A 71-year-old woman with persistent headache was referred to the facility after outside evaluation was deemed inconclusive. She underwent a routine 320-detector-row CT angiography with DSA reconstructions and perfusion imaging, which revealed drastically delayed perfusion. The surface volume of the angiogram showed a large area of hypoperfusion.

"The patient was very aggressively managed on her antihypertensive medications, and we ... recommended to her physicians that they may want to back off a little on that management," he said. "She may actually need the extra blood flow to her brain. That's one of the things we've noticed in a lot of patients we're evaluating. Many are very aggressively managed, even symptomatic on their antihypertensive medications, and we find these perfusion deficits."

A 56-year-old man underwent an elective facelift procedure and developed severe neurological deficits later that evening. Perfusion imaging showed a severe cerebral infarction. But after undergoing 22 hyperbaric treatments over three months, the patient's clinical condition had improved dramatically. Follow-up 320-row CT perfusion imaging three months later showed markedly improved perfusion.

Based on the initial promising results, the patient is now undergoing a regimen of 90 hyperbaric treatments over 12 months and will be scanned again as he completes the next 68 treatments, Orrison said.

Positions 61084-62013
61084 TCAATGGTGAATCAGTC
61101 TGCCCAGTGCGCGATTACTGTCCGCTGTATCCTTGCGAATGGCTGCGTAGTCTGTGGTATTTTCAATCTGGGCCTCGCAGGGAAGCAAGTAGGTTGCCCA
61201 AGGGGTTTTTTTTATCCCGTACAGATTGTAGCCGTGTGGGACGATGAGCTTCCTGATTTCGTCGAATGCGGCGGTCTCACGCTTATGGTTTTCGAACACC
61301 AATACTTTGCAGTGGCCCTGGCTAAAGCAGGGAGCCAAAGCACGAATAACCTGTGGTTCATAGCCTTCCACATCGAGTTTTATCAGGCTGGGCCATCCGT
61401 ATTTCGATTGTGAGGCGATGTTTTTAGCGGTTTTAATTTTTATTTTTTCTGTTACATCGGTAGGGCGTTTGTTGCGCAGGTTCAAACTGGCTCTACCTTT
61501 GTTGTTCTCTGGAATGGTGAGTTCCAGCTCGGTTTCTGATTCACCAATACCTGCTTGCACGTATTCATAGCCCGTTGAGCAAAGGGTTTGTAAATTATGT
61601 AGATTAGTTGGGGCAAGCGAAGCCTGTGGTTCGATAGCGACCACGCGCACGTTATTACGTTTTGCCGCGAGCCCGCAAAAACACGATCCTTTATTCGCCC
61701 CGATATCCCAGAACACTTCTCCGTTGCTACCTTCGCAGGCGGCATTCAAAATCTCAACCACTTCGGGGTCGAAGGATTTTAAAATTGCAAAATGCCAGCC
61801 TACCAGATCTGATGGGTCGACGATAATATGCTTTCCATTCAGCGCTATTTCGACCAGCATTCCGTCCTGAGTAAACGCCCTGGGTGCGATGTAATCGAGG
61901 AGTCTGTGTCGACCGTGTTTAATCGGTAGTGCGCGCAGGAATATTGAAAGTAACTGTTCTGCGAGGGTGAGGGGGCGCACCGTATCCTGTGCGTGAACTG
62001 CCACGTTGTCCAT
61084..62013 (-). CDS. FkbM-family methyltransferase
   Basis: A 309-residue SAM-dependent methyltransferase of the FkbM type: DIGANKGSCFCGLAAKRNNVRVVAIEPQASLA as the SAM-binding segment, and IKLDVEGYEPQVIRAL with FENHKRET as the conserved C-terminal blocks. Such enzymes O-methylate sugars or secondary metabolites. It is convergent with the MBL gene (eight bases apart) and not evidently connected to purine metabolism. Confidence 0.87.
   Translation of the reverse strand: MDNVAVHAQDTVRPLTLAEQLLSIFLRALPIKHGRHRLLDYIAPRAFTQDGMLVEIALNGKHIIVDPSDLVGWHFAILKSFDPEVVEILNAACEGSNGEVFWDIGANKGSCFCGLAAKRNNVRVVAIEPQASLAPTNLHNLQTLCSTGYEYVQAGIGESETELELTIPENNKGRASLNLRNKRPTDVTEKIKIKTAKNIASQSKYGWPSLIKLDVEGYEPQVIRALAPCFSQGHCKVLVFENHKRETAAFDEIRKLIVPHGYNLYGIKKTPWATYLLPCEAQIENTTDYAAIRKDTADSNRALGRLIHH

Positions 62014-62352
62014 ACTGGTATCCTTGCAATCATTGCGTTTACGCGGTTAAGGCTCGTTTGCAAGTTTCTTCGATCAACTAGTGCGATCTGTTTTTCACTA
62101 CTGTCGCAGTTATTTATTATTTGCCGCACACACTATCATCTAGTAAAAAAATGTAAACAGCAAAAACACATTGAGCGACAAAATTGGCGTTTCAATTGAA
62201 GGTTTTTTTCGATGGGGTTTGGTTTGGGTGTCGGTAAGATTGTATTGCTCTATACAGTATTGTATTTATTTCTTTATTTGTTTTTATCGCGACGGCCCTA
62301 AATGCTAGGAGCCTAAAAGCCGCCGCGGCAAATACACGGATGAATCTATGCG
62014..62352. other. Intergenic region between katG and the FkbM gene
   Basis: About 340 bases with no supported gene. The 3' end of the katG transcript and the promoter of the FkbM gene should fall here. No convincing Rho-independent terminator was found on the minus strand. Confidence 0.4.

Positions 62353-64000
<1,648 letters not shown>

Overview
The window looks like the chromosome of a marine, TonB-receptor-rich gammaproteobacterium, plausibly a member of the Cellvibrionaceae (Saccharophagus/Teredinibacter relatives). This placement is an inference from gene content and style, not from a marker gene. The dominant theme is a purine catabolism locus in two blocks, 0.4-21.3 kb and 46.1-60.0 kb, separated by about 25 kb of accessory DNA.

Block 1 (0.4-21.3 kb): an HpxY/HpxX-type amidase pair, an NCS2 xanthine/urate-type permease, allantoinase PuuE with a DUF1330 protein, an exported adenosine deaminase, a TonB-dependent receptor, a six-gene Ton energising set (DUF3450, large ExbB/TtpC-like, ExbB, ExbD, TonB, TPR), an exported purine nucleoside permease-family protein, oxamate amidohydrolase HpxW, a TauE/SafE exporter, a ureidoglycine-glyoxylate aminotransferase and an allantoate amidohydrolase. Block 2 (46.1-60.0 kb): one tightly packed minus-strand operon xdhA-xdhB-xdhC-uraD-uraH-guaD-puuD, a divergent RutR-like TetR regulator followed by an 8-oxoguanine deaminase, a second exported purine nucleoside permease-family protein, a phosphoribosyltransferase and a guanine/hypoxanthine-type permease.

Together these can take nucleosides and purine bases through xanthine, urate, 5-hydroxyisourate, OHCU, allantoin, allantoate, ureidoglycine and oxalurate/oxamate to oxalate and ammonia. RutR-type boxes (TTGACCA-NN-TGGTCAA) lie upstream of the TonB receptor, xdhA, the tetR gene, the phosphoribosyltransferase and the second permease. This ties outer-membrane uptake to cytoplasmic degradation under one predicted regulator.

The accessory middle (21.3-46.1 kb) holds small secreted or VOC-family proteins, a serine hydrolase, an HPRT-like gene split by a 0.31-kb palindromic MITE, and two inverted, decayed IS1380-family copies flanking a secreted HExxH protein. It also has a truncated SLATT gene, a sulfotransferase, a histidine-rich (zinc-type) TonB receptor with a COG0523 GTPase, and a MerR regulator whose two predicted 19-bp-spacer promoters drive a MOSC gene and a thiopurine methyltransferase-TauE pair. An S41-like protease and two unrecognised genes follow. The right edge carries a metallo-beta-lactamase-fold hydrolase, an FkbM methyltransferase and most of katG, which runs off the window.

In short, 320-row technology is providing an opportunity to "measure things we couldn't measure before, to make diagnoses we couldn't make before, and to look at opportunities to treat people and look at results of those treatments," Orrison said.

The technology is having an unexpectedly important impact on patients before, during, and after they infarct, enabling physicians to monitor more aggressive therapies, he said. It has an obvious application for patients who present to the emergency department with an acute infarct, though clinical studies are needed to validate the emerging applications.

"You can immediately get a CT with and without contrast, you can get a cerebral angiogram, and you can get a detailed perfusion scan in less than 60 seconds,"
he said. "So it's clear in that setting that it's going to have a pretty dramatic effect on patients."

"This high-yield low-risk brain evaluation provides new information for the assessment of neurovascular disease, has an obvious role in stroke detection, and a potential role in prevention and treatment that for me is very exciting, and I think there's a lot more to come," Orrison said. "I think it's a fantastic tool for us to help patients in the future."

By Eric Barnes
AuntMinnie.com staff writer
October 20, 2008

Related Reading

Flexibility of 320-slice CT boosts cardiac imaging options, October 3, 2008

Thrombolysis benefits stroke patients with fluctuating neurologic picture, September 5, 2008

Tenecteplase faster, more effective at cerebral artery recanalization than tPA, February 27, 2008

Part II: Modalities, input, and image processing see stroke differently, March 3, 2008

Part I: Stroke imaging hones in on preventable infarction, February 21, 2008